Jun 30 – 10:06 AM

    CSN Mid-Atlantic expects first-rounder Josh Doctson to flirt with six touchdowns as a rookie.

    Beat writers Rich Tandler and Tarik El-Bashir both predicted around a “half dozen” touchdowns for Doctson in year one. Tandler doesn’t believe Doctson will be much of a factor outside of the red zone, however, predicting he catches fewer than 35 passes. Doctson will need to outplay Pierre Garcon and/or Jamison Crowder to earn a regular role in the Redskins’ three-receiver packages.
    Jul 1 – 12:05 PM

    CSN Mid-Atlantic reports David Bruton is getting the “first crack” at the Redskins’ strong safety job.

    Rich Tandler said Duke Ihenacho would have to be “clearly superior” in training camp to unseat Bruton, who started just eight games in his seven years with the Broncos. He does have a fourth-round pedigree, however, and showed well as a short stint as a starter before breaking his leg last season. DeAngelo Hall is locked in at free safety.
    Jul 2 – 12:18 PM believes Shawn Lauvao could be released if he doesn’t win left guard duties.

    The injury-prone veteran is competing with Spencer Long. Lauvao underwent five surgeries after landing on injured reserve with a foot issue last year, and struggled mightily before going down. Lauvao will probably be eased into camp, giving Long a leg up.
    Jul 4 – 2:20 PM

    The Washington Post’s Mike Jones reports franchise-tagged QB Kirk Cousins and the Redskins have “made no strides toward an agreement.”

    Jones reports the Redskins will make another push before the July 15 deadline, but “there’s not a high level of optimism that those efforts will prove successful.” ESPN’s Adam Schefter agrees, recently saying the deal will prove “too difficult” to get done. Franchise tagged players tend to sign long-term deals on deadline day, but this situation is trending in the other direction. It would not be surprising if Cousins played out this year under the tag.
    Jul 5 – 11:29 AM

    The Washington Post reports Redskins OLB Junior Galette “(looked) explosive” in padless offseason practices.

    Galette is questionable for the start of training camp, but has been progressing without setbacks. GM Scot McCloughan said his “explosion” was already back in April. Galette will be 11 months removed from going down when Washington reports. Galette notched 10 sacks in 2014 for the Saints.
    Jul 5 – 2:51 PM

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    Bacon Bits: Redskins News From Around The Web For The Week Of June 29th 2016


    CSN Mid-Atlantic’s Rich Tandler said ILB Will Compton is written “in Sharpie” at the top of the depth chart.

    Compton started the final nine games last season including the playoffs, but he was a liability in run defense. He should enter this season as a starter, but he will need to take a big step forward to nail down a full-time role. Perry Riley and Mason Foster will vie for the other starting spot. Rookie Su’a Cravens could emerge as the team’s primary sub-package inside linebacker.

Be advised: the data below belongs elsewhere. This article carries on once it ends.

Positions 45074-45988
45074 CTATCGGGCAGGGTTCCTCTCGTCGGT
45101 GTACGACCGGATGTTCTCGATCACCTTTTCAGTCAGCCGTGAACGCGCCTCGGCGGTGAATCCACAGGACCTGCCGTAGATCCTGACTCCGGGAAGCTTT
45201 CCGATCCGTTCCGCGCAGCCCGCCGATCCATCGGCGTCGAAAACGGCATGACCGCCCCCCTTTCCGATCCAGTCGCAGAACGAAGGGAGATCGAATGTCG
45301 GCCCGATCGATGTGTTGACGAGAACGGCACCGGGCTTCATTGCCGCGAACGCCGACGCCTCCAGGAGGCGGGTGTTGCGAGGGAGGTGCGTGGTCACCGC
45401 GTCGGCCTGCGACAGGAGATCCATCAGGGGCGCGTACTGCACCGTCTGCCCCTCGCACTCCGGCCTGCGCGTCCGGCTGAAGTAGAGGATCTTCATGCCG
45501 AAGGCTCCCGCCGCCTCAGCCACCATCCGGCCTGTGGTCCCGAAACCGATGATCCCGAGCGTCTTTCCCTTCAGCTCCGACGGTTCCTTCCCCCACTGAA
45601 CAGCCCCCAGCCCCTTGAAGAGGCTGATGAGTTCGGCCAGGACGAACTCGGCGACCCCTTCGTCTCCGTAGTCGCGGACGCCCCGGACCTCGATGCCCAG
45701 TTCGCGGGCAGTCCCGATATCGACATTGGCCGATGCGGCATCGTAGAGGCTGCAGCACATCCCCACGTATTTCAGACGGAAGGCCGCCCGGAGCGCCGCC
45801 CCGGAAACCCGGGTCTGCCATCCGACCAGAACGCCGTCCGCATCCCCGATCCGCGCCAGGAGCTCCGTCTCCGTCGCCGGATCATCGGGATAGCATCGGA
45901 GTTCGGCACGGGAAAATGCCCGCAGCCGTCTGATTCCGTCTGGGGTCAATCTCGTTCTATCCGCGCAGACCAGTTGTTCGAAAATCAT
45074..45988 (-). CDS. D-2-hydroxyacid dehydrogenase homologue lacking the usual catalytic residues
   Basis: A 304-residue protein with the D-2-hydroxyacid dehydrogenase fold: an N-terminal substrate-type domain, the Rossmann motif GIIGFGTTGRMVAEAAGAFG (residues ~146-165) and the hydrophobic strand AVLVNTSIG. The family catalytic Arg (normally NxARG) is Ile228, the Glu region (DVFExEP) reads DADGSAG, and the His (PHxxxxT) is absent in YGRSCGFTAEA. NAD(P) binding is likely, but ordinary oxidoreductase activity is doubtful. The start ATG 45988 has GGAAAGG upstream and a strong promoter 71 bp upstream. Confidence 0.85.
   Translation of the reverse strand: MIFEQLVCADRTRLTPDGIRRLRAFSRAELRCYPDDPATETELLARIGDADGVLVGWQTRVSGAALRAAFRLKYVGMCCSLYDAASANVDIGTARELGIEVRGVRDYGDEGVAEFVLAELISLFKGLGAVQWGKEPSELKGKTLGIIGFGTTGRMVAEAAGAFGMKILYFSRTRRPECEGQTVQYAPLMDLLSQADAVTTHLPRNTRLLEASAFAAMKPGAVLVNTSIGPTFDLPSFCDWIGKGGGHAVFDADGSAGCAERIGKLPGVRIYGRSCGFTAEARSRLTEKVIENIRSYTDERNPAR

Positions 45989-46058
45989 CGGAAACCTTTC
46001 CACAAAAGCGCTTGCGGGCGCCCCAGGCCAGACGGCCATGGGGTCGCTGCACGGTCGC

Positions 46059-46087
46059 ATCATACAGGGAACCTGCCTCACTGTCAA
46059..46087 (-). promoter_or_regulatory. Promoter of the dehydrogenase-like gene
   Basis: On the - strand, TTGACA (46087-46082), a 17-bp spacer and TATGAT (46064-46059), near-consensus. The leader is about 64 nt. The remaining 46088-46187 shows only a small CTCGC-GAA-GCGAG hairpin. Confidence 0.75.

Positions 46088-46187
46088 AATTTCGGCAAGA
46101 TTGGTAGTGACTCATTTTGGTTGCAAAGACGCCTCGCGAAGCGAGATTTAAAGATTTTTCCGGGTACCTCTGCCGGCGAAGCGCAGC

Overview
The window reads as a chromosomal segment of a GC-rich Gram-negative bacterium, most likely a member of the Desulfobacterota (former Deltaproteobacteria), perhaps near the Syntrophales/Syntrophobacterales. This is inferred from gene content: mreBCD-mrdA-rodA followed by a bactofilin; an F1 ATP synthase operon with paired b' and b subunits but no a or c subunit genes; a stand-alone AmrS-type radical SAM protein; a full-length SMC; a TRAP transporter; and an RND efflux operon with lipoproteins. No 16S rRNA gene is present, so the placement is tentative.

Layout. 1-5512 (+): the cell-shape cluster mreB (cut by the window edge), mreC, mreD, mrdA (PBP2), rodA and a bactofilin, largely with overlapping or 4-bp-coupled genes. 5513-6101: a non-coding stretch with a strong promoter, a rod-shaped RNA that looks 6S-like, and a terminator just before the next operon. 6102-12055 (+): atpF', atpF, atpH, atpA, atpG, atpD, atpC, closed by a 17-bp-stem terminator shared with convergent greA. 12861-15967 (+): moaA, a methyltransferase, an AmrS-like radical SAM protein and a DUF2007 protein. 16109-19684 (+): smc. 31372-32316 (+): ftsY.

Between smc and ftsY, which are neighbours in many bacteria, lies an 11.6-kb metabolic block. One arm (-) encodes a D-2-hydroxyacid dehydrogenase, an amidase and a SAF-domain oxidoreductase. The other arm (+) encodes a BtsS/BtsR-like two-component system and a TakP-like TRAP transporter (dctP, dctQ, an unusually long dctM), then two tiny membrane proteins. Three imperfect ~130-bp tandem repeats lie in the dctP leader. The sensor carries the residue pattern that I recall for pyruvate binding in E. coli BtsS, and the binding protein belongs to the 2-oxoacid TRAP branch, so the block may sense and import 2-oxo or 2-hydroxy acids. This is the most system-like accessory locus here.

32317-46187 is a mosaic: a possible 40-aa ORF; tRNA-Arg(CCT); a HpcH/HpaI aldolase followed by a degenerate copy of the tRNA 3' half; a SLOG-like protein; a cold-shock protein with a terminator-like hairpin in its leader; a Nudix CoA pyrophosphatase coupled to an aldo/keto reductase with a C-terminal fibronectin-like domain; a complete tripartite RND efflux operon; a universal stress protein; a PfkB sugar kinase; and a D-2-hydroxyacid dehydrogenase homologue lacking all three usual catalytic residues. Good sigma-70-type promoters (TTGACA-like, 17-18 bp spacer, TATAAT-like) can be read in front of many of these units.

Jun 20 – 12:12 PM


    MMQB’s Albert Breer reports contract negotiations between the Redskins and franchise-tagged QB Kirk Cousins are “going nowhere.”

    Breer reports both sides expect Cousins to play out 2016 under the terms of the franchise tag, which would pay him $19.95 million. Likely thinking he will be in an even better negotiating position this time next year, Cousins has little reason to accept a cut-rate deal before the July 15 deadline, and Washington likely wants to see him do it again before they shell out franchise-quarterback money. No matter how grim it looks in June, these deals usually get done at the deadline, but it would not be surprising if Cousins played out the season under the tag.
    Jun 24 – 9:05 AM

    ESPN’s John Keim reports the Redskins “loved how [Jamison] Crowder looked” in the offseason program.

    Keim thinks the sophomore will continue to have a role in three-wide sets despite the presence of first-round pick Josh Doctson. That will likely be true early, especially with Doctson missing time with Achilles’ and foot injuries, but Crowder is at best the No. 4 passing-game option either way. A low point-per-target player with limited touchdown upside, Crowder does not need to be drafted in standard leagues.
    Jun 25 – 12:00 PM

    CSN Mid-Atlantic expects Redskins ILB Mason Foster to start opposite Will Compton.

    Perry Riley was expected to occupy one of the starting spots, but he was held out of spring practices because of a lingering foot injury. That opened the door for Compton and Foster to cement themselves in starting roles. Set to count $5.05 million against the cap in the final year of his deal, Riley could end up a cap cut if he is not able to claim a starting job.
    Jun 26 – 6:41 PM

    The Washington Post’s Mike Jones left seventh-round RB Keith Marshall off his 53-man roster projection.

    Jones has Matt Jones, Chris Thompson, and Mack Brown making the final roster, but he acknowledged it is possible the Redskins keep four running backs. A 219-pound back with 4.31 wheels, Marshall’s college career was sidetracked by an ACL injury as a sophomore, and he dealt with hamstring issues during the offseason program. Marshall has a ton of athletic upside, but he needs to stay healthy through training camp.
    Jun 27 – 12:02 PM

    CSN Mid-Atlantic’s Rich Tandler believes Redskins third-round rookie Kendall Fuller “will emerge” as the slot corner.

    Fuller was fully cleared in his return from microfracture surgery in May and will be ready to compete for a role in training camp. Josh Norman and Bashaud Breeland are locked in as the starters, but the Redskins are still looking for a No. 3. Fuller will have to beat out undrafted sophomore Quinton Dunbar for the job.
    Jun 28 – 9:48 AM